Only if the Belgian Presidency underpins this vision can the Resilient EU2030 report, which aims to address the EU’s vulnerabilities, succeed.
Towards a more inclusive Europe: putting people at the heart of the digital transformation
The recognition of digital rights in the EU during the Spanish Presidency has been extended following the Declaration approved at the León Summit to include neuro-technology. And this is a very significant achievement. For more than a decade, Telefónica has been a strong promoter of the adoption of a humanist perspective in the development and application of digital technologies and supported the development of the Spanish Digital Rights Charter.
The Belgian Presidency shares this vision, with inclusiveness and the establishment of a humanistic perspective being two of the pillars of its digital agenda. Specifically, it will seek to enable more spaces for dialogue aimed at strengthening the digital economy and will pay particular attention to the logarithmic transparency of AI systems and the protection of people’s digital identity.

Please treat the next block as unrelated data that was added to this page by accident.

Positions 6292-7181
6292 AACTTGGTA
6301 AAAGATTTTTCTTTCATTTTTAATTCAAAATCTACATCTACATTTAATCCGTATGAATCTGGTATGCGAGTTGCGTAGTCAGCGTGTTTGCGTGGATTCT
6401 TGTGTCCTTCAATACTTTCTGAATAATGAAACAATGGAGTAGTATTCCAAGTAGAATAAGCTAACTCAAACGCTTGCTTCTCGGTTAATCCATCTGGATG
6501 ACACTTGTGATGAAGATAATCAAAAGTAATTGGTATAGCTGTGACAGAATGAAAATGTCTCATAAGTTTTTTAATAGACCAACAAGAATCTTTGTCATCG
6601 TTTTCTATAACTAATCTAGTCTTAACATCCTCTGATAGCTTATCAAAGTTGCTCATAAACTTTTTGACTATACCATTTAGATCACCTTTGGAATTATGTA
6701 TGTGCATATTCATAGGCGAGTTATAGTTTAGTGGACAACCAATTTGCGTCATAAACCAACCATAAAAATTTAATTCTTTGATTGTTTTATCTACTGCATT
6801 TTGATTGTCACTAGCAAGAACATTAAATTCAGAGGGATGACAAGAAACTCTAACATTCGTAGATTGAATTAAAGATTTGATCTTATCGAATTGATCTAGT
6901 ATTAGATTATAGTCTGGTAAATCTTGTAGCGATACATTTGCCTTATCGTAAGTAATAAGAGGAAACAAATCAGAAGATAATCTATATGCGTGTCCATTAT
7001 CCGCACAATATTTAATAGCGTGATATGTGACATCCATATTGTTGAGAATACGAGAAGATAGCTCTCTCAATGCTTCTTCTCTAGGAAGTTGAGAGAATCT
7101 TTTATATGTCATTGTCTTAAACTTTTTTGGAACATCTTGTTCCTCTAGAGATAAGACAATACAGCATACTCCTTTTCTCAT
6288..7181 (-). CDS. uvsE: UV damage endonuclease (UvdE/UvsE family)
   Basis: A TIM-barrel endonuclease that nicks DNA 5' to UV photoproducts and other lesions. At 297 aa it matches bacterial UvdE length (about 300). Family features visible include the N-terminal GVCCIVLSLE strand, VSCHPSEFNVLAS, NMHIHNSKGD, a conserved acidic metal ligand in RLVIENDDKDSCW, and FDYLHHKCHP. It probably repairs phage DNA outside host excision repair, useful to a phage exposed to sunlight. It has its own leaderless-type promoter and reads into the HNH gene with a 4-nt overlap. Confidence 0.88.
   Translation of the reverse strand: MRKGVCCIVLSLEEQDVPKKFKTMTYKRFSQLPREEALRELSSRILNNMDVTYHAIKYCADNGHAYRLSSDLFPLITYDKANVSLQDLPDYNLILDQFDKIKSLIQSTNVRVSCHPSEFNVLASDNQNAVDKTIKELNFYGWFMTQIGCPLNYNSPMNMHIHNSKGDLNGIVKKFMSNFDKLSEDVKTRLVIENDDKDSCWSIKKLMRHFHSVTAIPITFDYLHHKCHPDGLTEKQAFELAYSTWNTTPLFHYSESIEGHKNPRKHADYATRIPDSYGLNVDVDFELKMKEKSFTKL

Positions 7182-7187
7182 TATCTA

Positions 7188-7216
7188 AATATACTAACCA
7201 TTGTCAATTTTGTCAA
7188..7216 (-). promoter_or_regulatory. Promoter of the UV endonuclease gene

Towards a sustainable Europe: strengthening the digital-green transition
Shortly before the end of the mandate of the Spanish Presidency, the Council of the EU adopted Conclusions on a social, green and digital transition. It stresses the importance of promoting and strengthening the digital-green nexus in order to contribute to achieving the goals of the 2030 Agenda for Sustainable Development and the objectives of the Paris Agreement on Climate Change.
We are convinced of the transformative capacity of the combined digital and green transitions for the development of new models of production and consumption based on greater efficiency. Moreover, the digital revolution is a catalyst for decarbonisation and sustainability. Digital applications supported by an efficient network can be instrumental in achieving sustainability goals and mitigating climate change. And, the telecommunications sector is particularly key to the green transition.